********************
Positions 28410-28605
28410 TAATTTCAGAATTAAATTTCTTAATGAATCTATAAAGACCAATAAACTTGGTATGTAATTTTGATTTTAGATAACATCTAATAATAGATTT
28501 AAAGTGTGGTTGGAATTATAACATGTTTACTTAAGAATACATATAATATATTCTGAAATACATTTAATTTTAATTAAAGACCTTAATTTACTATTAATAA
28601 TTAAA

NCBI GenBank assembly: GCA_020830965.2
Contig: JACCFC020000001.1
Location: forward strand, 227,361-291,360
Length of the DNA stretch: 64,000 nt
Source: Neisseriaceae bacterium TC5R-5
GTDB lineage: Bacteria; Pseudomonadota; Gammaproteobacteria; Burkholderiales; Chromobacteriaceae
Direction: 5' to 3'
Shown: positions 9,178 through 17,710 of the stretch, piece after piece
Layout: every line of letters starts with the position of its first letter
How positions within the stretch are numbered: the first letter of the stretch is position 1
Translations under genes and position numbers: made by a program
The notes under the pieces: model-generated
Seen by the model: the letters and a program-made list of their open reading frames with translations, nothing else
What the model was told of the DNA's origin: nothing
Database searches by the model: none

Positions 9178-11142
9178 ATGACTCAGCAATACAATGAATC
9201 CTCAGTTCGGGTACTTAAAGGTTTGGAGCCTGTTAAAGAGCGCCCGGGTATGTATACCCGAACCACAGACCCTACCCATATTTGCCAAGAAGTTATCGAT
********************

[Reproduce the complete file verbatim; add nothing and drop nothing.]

Positions 28410-28605
28410 TAATTTCAGAATTAAATTTCTTAATGAATCTATAAAGACCAATAAACTTGGTATGTAATTTTGATTTTAGATAACATCTAATAATAGATTT
28501 AAAGTGTGGTTGGAATTATAACATGTTTACTTAAGAATACATATAATATATTCTGAAATACATTTAATTTTAATTAAAGACCTTAATTTACTATTAATAA
28601 TTAAA

NCBI GenBank assembly: GCA_020830965.2
Contig: JACCFC020000001.1
Location: forward strand, 227,361-291,360
Length of the DNA stretch: 64,000 nt
Source: Neisseriaceae bacterium TC5R-5
GTDB lineage: Bacteria; Pseudomonadota; Gammaproteobacteria; Burkholderiales; Chromobacteriaceae
Direction: 5' to 3'
Shown: positions 9,178 through 17,710 of the stretch, piece after piece
Layout: every line of letters starts with the position of its first letter
How positions within the stretch are numbered: the first letter of the stretch is position 1
Translations under genes and position numbers: made by a program
The notes under the pieces: model-generated
Seen by the model: the letters and a program-made list of their open reading frames with translations, nothing else
What the model was told of the DNA's origin: nothing
Database searches by the model: none

Positions 9178-11142
9178 ATGACTCAGCAATACAATGAATC
9201 CTCAGTTCGGGTACTTAAAGGTTTGGAGCCTGTTAAAGAGCGCCCGGGTATGTATACCCGAACCACAGACCCTACCCATATTTGCCAAGAAGTTATCGAT